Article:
Furthermore, we don’t think the typical utility investor really wants his or her utility to go international. Typically, these investors buy utilities for the consistency and predictability of the dividends not because they are searching for some above-average growth story. Really, the companies putting those dividends at risk, chasing that international growth, would almost be doing a disservice to the shareholders.

Over the long term, utilities can typically expect to grow 3 to 5 percent, and companies that have tried to exceed that in the past by moving into higher growth opportunities-àƒ  la international investments, telecom, proprietary trading-have generally experienced disappointing if not disastrous results.

So I don’t think you’ll see a lot of activity on that front, at least with the companies that I follow.

EL&P: If they were to look overseas, which countries offer the best opportunities?

Kearney: As with other sectors, emerging markets have typically been seen as a good opportunity for growth. Areas such as Latin America or China come to mind, areas that utilities have looked at in the past. The problem with these markets has generally been geopolitical or regulatory risk. Changing laws or regulations associated with emerging markets can create big challenges for a U.S. utility going into international markets.

As one example, Alliant Energy a few years back went into both China and Brazil, and right now they’re looking for an exit strategy to get out of both those markets and investments. If you look at Western Europe it offers a little more political stability, a little more like the U.S. as far as operations goes. The problem here is that we don’t really think the market has that much growth potential, as opposed to the emerging markets where there is a lot of growth potential. So the question is whether you are really gaining that much by going across the ocean when you could get the same 2 percent growth here in the U.S. without the added international risk.

That leaves the third area, which we think is a little bit attractive, which is Eastern Europe. In general, the markets here have been fairly developed and have been or are in the process of being liberalized from the state governments, with annual economic growth rates of 4 percent for the last four years, countries like Bulgaria and Romania. These kinds of growth rates are basically double what you would get in Western European countries.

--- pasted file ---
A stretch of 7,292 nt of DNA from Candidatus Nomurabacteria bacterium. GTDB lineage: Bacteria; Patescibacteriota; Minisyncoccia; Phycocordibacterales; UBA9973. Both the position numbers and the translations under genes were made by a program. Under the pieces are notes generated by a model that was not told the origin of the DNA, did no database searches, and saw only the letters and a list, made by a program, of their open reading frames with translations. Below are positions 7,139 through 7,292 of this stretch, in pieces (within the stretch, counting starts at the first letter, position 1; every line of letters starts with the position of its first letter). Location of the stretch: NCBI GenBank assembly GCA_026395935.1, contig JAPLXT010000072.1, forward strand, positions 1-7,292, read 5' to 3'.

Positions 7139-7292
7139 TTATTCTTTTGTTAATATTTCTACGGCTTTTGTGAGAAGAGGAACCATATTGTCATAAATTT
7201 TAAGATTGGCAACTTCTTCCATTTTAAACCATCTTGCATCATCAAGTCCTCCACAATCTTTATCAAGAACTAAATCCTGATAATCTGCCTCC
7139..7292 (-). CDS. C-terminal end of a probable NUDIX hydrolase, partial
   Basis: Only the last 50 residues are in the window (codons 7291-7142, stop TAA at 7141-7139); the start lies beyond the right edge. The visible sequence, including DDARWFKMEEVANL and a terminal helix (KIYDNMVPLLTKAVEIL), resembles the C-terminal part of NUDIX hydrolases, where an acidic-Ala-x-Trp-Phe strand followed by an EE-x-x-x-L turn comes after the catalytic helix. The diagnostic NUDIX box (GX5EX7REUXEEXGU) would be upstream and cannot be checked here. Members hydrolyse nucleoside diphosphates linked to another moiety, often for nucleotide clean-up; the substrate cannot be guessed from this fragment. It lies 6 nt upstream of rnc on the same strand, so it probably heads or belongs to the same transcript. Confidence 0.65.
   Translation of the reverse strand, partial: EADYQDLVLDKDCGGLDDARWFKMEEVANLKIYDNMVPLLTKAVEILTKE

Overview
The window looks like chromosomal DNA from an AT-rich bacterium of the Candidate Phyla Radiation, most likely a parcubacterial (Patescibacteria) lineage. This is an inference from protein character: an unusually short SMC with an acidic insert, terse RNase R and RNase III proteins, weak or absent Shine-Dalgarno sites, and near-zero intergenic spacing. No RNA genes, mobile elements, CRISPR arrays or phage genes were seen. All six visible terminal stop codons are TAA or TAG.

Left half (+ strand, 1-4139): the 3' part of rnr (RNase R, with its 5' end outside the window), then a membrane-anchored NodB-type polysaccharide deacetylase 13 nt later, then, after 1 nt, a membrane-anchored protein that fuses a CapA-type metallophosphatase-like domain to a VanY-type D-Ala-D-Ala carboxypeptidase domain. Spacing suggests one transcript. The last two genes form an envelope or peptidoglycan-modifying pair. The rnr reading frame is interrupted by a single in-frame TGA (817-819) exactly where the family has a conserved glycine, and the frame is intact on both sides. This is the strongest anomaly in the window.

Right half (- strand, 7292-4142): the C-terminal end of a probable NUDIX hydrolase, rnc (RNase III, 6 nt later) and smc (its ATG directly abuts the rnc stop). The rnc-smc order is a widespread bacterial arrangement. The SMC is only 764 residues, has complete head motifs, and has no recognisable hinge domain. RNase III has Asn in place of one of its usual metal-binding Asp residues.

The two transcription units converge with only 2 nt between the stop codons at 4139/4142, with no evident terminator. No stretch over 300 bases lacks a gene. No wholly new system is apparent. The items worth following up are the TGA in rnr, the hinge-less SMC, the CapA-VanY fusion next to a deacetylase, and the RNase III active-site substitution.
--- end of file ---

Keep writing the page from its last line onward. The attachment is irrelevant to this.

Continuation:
EL&P: Which U.S. utilities or holding companies do you expect will take advantage of these opportunities?

Kearney: AES is one of the more obvious. Their business strategy has been built around expanding around the globe, becoming a worldwide utility almost. They just announced that they are going to be undertaking a power plant project in Bulgaria, and they are involved in taking one of the Romanian electricity distributors private from the state government. To my knowledge, AES is the only company aggressively pursuing international expansion at this time.

CMS has some international investments, but they have had some problems with their international portfolio, so I don’t know if they are going to be looking to expand that aggressively. DTE said they would be open to international expansion, but at this time I don’t think they are aggressively pursuing that either.

Constellation, with a couple of other private equity shops, was recently looking to acquire the Drax Plant, a 400 MW coal-fired power plant in the U.K., but this could be a one-off opportunity instead of a sign that they are changing their strategy but I’m not sure what their plan is. [Editor’s note: This interview took place before FPL Group Inc. announced its intention to buy Constellation Energy Group Inc. ]

EL&P: Can you quantify the risk involved?

Kearney: This is how we do it at Morningstar. All the utilities that we cover are valued using the discount cash flow model. So the way we try to quantify the risk is reflected in our cost of capital rate that we use to discount the companies’ cash flows.

If Company A and Company B had the same financial structure, the same cash flows, and were alike in basically every single way, except Company A had a large percentage of its earning stream coming from international operations whereas Company B didn’t, “A” would actually have a lower “fair value estimate” because we would be using a higher discount rate to discount those cash flows.

There’s another way we look at it, which is what we call our margin of safety. Typically when we tell investors to purchase stock, we usually tell them to purchase it at some pre-specified discount to our fair value estimate. The margin of safety is based on the company’s business risk. So if we thought Company C’s international exposure pushed the company’s business risk above the average risk of the companies in its universe, we would require a higher margin of safety for that stock. So if Company C and B had the same fair value estimate according to our discount cash flow model, Company C, going international, would have to trade at a larger discount per fair value estimate in order for us to consider it a buy stock. That creates a larger margin of safety and protects the investor from the added risk of having that international exposure.